Want to change your child’s bad behavior? Your child may be misbehaving because they need this one thing that you are able to give , pronto!
WHAM-O! My little guy kept crashing into me, even though I’d asked him, at least ten times, to stop. Before I could spin around, he started hurling things to the floor and in the general direction of the dogs. While I was trying to get him to help pick up, he screeched “NO!” Then he started harassing his brother. Then he was yelling about something. It felt like getting whacked over and over again by a revolving door. Sound familiar?
I was so frazzled, I couldn’t process why he was behaving this way. I was stunned by his behavior. He’d been having spurts of bad behavior like this for almost a week. I was on the verge of taking him to a psychiatrist to find out whether or not I was the proud mama of an upcoming season of “Serial.”
He’d been brutal with his brother, who had been ridiculously patient with him. He was damaging toys, games, and the house in general. And I watched the dogs consider sequestering themselves under the sofa for self-preservation.
I’m not used to this behavior from my son – it’s completely out of character. In all honestly (ok, I’m slightly biased), this boy is the sweetest child I’ve ever met. Truly. He is caring, helpful, and generous. He’s never met anyone who didn’t become his friend. His teachers call him their “model student.” But this was so far from his usual, I couldn’t figure out what was causing this bad behavior.
Before paying a hefty fee to a psychiatrist to change the bad behavior, I seized my first opportunity for quiet reflection to figure out whether I could do something to help him.
What Will Not Help Your Child Change Bad Behavior
I can hear many of you now – “help him??? I’d help him right into time out; then he’d learn. Take away his screen time – then he’ll pull it together! Cancel the next playdate; that’ll teach him!”
But, here’s the thing:
My son won’t “learn” anything from time out, except that his mom thinks his emotions are too big, too scary, and too out of hand to deal with so he has to go away.
He can’t magically pull himself together if I say that I’m taking away some screen time. In fact, that makes his emotions bigger and even more uncontrollable for him. He feels punished for having “the wrong” emotions.
And canceling a playdate won’t “teach” him anything other than mommy doesn’t want him to play with his friends.
One Reason Children Resort to Bad Behavior
I know that anger and tantrums are sometimes the only way that our children have to let us know that there are some big emotions they are struggling with. Often, they don’t even understand what they are feeling. Even as an adult, I’ve struggled at times to understand my own emotions…
We all need to learn to travel through our big emotions. Children learn from us how to feel and walk through big emotions. Punishment doesn’t teach them anything other than they are feeling something we deem “wrong” or “inappropriate” for the situation.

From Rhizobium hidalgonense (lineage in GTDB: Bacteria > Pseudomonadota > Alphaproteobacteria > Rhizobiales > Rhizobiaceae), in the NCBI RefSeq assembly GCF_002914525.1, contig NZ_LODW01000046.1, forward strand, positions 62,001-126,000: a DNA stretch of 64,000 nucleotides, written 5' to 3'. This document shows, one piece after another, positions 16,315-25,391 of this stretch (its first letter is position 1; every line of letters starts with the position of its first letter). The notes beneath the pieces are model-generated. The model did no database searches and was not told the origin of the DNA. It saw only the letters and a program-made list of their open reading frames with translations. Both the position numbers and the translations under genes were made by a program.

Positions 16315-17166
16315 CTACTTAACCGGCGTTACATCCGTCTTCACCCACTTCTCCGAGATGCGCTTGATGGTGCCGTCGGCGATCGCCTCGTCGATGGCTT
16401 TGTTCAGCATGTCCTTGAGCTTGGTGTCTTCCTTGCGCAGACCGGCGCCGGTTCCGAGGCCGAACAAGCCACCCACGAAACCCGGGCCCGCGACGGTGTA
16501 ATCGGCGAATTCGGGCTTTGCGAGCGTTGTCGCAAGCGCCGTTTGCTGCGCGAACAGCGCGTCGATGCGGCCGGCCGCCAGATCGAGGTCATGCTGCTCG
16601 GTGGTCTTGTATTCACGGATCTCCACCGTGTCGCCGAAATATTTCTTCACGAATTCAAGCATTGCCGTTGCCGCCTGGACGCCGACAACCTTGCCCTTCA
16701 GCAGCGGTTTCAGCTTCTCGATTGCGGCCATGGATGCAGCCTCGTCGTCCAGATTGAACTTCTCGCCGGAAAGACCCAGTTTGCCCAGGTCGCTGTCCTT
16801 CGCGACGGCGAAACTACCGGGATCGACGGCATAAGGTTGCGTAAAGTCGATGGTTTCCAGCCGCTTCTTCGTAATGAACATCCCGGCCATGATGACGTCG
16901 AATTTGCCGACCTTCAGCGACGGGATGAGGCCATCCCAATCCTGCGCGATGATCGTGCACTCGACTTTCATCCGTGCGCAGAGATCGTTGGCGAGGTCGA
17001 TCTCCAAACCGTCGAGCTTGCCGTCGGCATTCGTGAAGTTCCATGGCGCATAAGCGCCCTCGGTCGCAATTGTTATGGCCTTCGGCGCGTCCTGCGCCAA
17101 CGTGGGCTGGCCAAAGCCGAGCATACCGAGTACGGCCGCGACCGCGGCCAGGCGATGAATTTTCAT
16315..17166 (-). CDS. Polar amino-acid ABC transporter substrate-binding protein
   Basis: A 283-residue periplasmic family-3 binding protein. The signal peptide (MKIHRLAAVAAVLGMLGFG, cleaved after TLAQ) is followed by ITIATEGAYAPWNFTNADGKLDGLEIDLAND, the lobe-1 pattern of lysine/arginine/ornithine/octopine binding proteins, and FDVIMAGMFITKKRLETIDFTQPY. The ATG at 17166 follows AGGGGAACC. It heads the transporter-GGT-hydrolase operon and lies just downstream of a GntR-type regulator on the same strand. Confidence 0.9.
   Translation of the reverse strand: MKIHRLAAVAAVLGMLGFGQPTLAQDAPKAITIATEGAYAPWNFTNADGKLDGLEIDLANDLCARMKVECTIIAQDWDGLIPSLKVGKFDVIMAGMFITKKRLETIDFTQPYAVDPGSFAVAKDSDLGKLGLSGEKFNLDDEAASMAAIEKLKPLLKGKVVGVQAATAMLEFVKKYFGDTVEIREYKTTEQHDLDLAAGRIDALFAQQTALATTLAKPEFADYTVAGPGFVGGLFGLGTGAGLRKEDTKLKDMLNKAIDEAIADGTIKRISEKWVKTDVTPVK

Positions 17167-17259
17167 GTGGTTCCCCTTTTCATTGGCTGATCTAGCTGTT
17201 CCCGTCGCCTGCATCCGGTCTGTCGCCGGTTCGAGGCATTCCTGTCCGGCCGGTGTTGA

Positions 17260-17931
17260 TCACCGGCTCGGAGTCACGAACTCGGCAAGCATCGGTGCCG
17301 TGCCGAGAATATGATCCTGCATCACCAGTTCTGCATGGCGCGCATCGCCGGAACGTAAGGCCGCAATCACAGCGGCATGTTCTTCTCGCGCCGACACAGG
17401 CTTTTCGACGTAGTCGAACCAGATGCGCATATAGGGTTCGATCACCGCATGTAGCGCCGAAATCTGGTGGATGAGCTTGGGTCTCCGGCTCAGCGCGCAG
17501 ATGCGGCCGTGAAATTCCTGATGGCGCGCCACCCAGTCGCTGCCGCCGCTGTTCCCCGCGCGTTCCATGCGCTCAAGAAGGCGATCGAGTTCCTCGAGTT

When a child deliberately breaks the rules we’ve laid down, we parents often think she’s out to defy or manipulate us. But getting your goat is not your child’s goal. She’s so driven to connect with you that she’d rather have you come to her angry than endure one more moment in isolation. Her mind needs a connection with you, pronto! So she finds a surefire way to bring you close. (cite)
The key to changing bad behavior is connection. Re-connecting through meaningful laughter and play provides the most profound change in your child’s behavior that you can imagine. And it’s fast! Now I instantly recognize my son’s bad behavior as a signal – his communication – that he’s feeling lost, alone, and disconnected from me at an age when he can’t yet handle those feelings.
How You Can Help Your Child Change Bad Behavior
My boys both want to help and do the right thing. But they still need to feel that connection with me to get there. The easiest, fastest, and most fun way to start reconnecting with your child is through play!
Play breeds an almost instant feelgood reaction that plumps up connections. Other times, play gives kids a chance to let go of pent up aggression…Laughter relieves the stresses, physical contact promotes further release and power play boosts connection. Kids can express away their issues without the need for words. (cite)
I’d love to know all the ways that you connect or re-connect with your child through play. Leave me a comment and let me know!
Karen is a former attorney turned stay at home midlife mama. She and her partner of 17 years have two young boys who have surprised her and transformed her world from one of practicing law to one big hot mess filled with love, joy, frustration and a boatload of imperfection. You can find Karen writing about midlife parenting, health, mama musings, and inspiration and motivation on-line here:
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